About Habitat for Humanity of Durham County

On average, Habitat for Humanity of Durham builds 20-22 homes a year!

Durham Habitat is part of a global, nonprofit housing organization that seeks to build homes, hope, and community. Durham Habitat is dedicated to eliminating substandard housing locally and worldwide through constructing, rehabilitating and preserving homes; by advocating for fair and just housing policies; and by providing training and access to resources to help families improve their shelter conditions.

Habitat for Humanity was founded on the conviction that every man, woman, and child should have a place to live in dignity and safety, and that decent shelter in decent communities should be a matter of conscience and action for all.

Durham Habitat's WebsiteApply for Homeownership | Donate to Durham Habitat

About Durham County, North Carolina

Durham is a creative, innovative community that is always doing something new and exciting. It is the home of Duke University and North Carolina Central University.

According to Durham Affordable Housing Coalition, Durham has the most statistically significant housing need among all cities in North Carolina. The Triangle area, comprised of Durham, Raleigh and Chapel Hill, has the state's highest per-capita income. As a result, the area also has the state's most expensive housing market. At the same time, Durham has the lowest home-ownership rate in the region at 20 percentage points below the statewide and national averages.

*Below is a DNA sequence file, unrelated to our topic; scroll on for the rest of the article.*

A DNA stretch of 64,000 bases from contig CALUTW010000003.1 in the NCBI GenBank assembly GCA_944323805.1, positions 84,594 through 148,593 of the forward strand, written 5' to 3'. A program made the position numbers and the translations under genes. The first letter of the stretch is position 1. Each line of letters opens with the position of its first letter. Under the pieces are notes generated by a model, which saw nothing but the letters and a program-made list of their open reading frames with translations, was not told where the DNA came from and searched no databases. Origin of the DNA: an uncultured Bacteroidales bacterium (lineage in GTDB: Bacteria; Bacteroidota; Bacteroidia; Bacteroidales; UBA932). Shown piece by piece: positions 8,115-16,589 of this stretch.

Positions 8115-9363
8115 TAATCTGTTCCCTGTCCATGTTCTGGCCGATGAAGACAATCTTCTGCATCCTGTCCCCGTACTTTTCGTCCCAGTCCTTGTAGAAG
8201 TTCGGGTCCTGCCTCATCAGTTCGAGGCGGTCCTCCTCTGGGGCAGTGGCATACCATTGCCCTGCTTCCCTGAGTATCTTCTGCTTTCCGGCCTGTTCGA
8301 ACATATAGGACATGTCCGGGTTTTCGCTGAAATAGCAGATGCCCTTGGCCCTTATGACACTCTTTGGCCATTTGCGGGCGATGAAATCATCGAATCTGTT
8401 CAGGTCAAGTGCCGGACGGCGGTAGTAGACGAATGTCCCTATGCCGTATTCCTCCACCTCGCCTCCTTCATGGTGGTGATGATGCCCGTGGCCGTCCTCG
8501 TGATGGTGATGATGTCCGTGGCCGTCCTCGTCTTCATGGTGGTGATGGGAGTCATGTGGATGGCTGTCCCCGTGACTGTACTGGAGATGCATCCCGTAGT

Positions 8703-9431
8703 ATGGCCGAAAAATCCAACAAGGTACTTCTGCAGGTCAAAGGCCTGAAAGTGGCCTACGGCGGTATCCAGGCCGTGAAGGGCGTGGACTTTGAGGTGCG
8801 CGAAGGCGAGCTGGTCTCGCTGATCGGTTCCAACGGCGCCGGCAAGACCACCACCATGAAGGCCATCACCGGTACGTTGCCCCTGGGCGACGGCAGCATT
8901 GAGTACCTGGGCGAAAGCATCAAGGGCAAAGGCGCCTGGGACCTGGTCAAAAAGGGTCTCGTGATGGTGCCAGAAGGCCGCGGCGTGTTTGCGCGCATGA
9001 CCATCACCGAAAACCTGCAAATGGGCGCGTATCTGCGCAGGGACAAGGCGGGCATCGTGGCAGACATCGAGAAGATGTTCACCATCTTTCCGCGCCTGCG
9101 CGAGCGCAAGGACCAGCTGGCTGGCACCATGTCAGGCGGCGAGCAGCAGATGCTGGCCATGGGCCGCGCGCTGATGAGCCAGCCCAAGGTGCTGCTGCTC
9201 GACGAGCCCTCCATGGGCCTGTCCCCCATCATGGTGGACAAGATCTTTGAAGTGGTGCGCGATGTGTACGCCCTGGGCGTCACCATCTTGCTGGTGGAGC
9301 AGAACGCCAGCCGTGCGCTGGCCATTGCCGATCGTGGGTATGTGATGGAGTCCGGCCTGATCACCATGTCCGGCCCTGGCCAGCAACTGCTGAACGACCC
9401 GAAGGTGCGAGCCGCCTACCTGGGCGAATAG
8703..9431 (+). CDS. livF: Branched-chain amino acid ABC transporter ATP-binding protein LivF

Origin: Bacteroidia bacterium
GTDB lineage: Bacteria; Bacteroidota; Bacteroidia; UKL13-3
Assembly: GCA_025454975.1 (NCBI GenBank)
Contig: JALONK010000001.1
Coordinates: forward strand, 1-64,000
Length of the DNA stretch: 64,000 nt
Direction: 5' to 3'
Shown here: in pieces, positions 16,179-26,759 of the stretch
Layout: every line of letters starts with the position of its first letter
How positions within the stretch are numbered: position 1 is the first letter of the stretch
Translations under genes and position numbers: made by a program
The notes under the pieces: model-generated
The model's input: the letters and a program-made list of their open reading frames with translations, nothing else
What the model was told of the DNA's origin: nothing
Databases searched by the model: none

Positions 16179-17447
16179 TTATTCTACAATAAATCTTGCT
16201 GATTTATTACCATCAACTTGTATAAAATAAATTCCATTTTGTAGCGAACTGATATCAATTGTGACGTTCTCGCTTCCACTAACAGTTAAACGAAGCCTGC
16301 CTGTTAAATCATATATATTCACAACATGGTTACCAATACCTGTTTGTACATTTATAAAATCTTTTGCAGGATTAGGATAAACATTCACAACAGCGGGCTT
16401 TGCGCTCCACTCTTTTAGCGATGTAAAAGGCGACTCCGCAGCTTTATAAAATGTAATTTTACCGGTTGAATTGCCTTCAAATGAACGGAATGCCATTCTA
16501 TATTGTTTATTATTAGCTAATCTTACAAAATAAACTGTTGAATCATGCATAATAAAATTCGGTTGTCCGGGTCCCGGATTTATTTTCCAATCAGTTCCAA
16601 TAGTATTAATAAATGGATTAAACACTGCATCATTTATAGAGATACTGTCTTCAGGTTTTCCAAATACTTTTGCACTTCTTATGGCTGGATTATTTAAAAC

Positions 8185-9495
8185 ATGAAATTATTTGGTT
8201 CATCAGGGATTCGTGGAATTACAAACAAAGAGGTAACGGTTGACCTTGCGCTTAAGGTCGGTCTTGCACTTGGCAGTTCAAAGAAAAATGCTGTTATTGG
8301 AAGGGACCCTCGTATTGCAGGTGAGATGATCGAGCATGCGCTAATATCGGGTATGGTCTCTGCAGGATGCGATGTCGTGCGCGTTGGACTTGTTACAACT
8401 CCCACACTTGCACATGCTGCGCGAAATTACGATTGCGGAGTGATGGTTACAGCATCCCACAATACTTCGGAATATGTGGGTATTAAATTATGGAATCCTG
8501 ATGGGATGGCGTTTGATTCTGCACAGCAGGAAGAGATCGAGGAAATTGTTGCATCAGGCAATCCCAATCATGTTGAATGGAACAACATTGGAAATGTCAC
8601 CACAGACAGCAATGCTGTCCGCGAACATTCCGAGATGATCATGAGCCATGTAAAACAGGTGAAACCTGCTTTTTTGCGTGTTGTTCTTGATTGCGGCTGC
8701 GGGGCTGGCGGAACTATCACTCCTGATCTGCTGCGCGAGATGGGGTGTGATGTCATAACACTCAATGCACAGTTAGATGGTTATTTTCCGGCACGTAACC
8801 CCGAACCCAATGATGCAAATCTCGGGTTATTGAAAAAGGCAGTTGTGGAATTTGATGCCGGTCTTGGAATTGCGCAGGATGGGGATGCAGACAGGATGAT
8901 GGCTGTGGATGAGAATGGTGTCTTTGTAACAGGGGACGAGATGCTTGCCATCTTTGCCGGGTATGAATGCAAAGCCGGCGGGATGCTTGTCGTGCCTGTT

With the average two-bedroom rental at more than $825 city wide, many working families in Durham are forced to live in unsafe neighborhoods where rent tends to be less expensive. Approximately 35,000 Durham neighbors live in overcrowded conditions, structurally unsound buildings, or with rent that they can’t afford according to Durham’s 10-Year Plan to End Homelessness. Conversations with homeowner partners reveal that the majority of children living in Durham Habitat homes previously lived in homes so dangerous they were not allowed to play outside. The City of Durham has more children living in rental housing than owner-occupied housing proving further the need for a larger stock of safe and affordable housing. Studies have shown children living in stable housing are more likely to perform better in school, and will be more likely to go to college.

Through affordable homeownership and repairs, Habitat closes the gap between poverty and a sustainable lifestyle of opportunities for education, health and wealth.